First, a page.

Aerowings 2: Air Strike Review

Aerowings 2 boils down to excellent gameplay, copious replay, and creamy visuals, marred ever so slightly by chintzy music.

When the Dreamcast launched, aircraft fanatics had two choices: Konami's Air Force Delta or Crave's Aerowings. Though neither proved a raging success, Aerowings, an aerial acrobatics simulation, went on to develop a minor cult following. VMU replays appeared on the Internet, the number of FAQs rose, and, thanks to markdowns at retailers, the game's "word of mouth" appeal skyrocketed. While not an instant success, the mixture of Pilotwings-style acrobatics with simulation flying made believers out of many people. Hoping to cater to this already established niche and attract newcomers, Crave is back with a combat-oriented sequel, Aerowings 2: Air Strike.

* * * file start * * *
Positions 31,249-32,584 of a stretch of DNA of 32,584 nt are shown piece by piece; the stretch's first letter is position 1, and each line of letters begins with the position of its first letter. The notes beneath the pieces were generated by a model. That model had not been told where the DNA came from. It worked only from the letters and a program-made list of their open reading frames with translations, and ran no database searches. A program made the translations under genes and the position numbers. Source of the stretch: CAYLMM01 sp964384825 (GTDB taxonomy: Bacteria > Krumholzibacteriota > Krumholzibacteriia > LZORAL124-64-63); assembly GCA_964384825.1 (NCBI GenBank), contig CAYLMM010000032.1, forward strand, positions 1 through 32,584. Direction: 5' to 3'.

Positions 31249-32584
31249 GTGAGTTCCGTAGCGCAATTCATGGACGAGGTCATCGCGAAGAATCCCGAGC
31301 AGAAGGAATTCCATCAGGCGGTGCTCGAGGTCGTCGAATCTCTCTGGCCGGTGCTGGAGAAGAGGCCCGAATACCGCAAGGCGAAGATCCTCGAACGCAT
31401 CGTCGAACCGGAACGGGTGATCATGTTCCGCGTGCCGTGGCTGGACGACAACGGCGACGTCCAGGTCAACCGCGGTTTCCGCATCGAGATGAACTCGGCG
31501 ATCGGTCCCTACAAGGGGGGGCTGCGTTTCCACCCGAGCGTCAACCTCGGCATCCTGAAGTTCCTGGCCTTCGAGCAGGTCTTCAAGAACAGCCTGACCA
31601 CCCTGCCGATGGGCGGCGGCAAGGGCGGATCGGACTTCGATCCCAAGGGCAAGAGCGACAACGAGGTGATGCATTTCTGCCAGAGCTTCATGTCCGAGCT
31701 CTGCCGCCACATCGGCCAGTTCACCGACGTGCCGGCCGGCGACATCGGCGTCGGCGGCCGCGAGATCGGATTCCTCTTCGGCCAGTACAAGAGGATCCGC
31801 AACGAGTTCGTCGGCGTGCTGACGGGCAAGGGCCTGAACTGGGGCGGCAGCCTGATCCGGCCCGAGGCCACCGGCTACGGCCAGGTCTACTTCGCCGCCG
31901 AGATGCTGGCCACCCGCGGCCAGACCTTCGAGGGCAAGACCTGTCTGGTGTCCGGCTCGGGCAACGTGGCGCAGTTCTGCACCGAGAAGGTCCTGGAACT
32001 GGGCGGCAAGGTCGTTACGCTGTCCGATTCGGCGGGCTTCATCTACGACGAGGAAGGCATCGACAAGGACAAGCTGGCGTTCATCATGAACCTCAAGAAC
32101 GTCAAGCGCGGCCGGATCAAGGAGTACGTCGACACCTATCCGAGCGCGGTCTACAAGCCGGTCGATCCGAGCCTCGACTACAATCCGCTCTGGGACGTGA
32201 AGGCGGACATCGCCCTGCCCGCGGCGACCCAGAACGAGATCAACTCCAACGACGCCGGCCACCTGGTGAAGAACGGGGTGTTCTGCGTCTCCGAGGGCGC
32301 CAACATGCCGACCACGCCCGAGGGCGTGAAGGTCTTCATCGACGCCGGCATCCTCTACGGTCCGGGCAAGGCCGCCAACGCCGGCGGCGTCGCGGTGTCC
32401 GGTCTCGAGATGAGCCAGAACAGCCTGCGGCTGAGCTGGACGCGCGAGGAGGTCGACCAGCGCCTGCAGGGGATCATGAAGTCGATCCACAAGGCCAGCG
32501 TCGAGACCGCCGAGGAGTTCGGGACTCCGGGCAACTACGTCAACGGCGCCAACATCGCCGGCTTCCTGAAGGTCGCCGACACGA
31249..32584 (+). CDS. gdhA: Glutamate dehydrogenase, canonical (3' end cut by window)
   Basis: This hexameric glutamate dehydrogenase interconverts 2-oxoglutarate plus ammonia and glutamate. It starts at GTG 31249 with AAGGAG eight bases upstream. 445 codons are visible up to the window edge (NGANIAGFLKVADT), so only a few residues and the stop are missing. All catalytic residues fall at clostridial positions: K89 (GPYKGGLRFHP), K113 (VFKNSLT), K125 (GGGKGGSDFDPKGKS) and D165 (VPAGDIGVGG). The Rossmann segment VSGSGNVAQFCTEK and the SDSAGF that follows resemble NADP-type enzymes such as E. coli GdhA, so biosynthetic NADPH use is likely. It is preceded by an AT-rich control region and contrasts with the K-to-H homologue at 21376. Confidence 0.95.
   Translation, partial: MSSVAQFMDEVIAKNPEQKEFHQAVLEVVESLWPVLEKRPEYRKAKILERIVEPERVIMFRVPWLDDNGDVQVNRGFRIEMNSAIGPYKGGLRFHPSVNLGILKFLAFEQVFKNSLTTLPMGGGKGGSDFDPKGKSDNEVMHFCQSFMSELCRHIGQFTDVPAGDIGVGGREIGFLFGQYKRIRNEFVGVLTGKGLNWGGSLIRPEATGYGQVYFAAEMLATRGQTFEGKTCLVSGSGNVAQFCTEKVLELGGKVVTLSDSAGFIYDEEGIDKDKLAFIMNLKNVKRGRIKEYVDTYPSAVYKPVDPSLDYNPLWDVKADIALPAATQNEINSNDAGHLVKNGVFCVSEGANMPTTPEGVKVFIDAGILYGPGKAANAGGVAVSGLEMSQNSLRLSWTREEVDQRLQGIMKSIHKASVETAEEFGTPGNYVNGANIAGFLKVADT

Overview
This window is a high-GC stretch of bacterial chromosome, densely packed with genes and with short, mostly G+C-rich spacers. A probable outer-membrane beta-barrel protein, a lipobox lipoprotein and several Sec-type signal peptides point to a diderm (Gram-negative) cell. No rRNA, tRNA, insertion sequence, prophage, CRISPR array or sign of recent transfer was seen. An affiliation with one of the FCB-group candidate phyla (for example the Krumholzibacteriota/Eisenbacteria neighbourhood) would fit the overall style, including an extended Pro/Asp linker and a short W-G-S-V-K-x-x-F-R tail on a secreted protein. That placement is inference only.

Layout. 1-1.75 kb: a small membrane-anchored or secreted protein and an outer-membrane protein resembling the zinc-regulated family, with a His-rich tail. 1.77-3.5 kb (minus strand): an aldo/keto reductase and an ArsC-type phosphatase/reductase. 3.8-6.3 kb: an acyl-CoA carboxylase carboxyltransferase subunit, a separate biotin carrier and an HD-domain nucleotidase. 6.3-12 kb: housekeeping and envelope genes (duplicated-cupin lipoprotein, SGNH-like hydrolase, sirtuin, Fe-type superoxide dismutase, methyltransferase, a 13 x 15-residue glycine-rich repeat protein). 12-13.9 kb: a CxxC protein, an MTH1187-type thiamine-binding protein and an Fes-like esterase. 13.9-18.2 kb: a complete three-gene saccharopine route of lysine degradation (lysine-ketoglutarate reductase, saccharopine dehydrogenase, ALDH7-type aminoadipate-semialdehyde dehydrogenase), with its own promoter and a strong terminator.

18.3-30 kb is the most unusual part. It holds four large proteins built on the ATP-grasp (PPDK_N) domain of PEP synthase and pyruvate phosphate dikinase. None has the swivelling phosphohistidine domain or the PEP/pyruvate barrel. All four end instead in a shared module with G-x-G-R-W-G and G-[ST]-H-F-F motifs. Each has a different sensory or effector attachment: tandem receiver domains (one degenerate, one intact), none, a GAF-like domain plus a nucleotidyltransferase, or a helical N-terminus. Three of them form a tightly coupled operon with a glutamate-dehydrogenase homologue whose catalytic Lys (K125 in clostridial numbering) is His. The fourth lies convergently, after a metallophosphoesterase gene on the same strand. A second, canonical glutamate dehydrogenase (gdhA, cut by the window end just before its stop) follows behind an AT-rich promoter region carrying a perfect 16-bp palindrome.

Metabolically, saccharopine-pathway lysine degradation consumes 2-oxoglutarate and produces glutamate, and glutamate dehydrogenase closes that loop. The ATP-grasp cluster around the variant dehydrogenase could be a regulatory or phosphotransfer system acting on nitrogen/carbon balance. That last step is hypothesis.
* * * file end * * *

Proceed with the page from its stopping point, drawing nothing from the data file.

As the name implies, this second installment in the series isn't an acrobatics trainer, but an aerial combat training simulation. That's right, Aerowings 2 is not a war game. Its sole purpose is to train you to be a combat pilot, not actually throw you into the heat of conflict. To achieve its goal, Air Strike's feature list is diverse, yet focused. The 30 fighter pilot missions are your training ground, the means by which you prove you have what it takes to pilot the game's more robust fighter jets. Once you acquire a few skills, you can move on to the 15 tactical challenges. Unlike the fighter pilot missions, these challenges revolve around live targets and true-to-life combat situations. Thankfully, they also reward you with new planes to fly. If you want to pilot the likes of the F/A-18 or F-15, completing the tactical challenges is the way to go. All told, through mission completion, kills, and flight-time accrual, you can earn 25 separate aircraft. While some, such as the F-15, F-15DJ, and F-15DJ Aggressor 2 are merely variations of a theme, other planes - such as the XF-3 Super Recipro and F-2B Support Fighter - offer noticeable differences in speed and maneuverability.